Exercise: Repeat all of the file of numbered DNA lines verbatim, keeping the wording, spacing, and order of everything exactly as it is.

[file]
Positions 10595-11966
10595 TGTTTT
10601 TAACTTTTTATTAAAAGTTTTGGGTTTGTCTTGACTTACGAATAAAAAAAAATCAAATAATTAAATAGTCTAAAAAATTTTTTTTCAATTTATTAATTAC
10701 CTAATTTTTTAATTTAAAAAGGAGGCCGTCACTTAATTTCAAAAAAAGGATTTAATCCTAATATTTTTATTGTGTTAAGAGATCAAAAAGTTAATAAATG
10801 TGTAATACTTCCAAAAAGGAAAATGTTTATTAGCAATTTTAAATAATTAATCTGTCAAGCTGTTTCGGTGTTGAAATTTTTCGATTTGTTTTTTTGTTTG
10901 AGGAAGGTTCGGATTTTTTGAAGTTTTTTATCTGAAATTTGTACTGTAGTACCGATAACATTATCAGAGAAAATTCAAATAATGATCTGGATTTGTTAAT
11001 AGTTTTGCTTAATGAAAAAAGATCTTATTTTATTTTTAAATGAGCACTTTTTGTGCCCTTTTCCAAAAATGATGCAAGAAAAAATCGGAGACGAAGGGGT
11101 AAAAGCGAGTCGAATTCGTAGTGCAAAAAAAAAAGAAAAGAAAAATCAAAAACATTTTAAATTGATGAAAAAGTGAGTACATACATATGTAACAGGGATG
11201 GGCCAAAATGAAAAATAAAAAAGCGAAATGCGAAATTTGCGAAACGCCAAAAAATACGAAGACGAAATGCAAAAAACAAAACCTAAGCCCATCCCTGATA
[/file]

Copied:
Positions 10595-11966
10595 TGTTTT
10601 TAACTTTTTATTAAAAGTTTTGGGTTTGTCTTGACTTACGAATAAAAAAAAATCAAATAATTAAATAGTCTAAAAAATTTTTTTTCAATTTATTAATTAC
10701 CTAATTTTTTAATTTAAAAAGGAGGCCGTCACTTAATTTCAAAAAAAGGATTTAATCCTAATATTTTTATTGTGTTAAGAGATCAAAAAGTTAATAAATG
10801 TGTAATACTTCCAAAAAGGAAAATGTTTATTAGCAATTTTAAATAATTAATCTGTCAAGCTGTTTCGGTGTTGAAATTTTTCGATTTGTTTTTTTGTTTG
10901 AGGAAGGTTCGGATTTTTTGAAGTTTTTTATCTGAAATTTGTACTGTAGTACCGATAACATTATCAGAGAAAATTCAAATAATGATCTGGATTTGTTAAT
11001 AGTTTTGCTTAATGAAAAAAGATCTTATTTTATTTTTAAATGAGCACTTTTTGTGCCCTTTTCCAAAAATGATGCAAGAAAAAATCGGAGACGAAGGGGT
11101 AAAAGCGAGTCGAATTCGTAGTGCAAAAAAAAAAGAAAAGAAAAATCAAAAACATTTTAAATTGATGAAAAAGTGAGTACATACATATGTAACAGGGATG
11201 GGCCAAAATGAAAAATAAAAAAGCGAAATGCGAAATTTGCGAAACGCCAAAAAATACGAAGACGAAATGCAAAAAACAAAACCTAAGCCCATCCCTGATA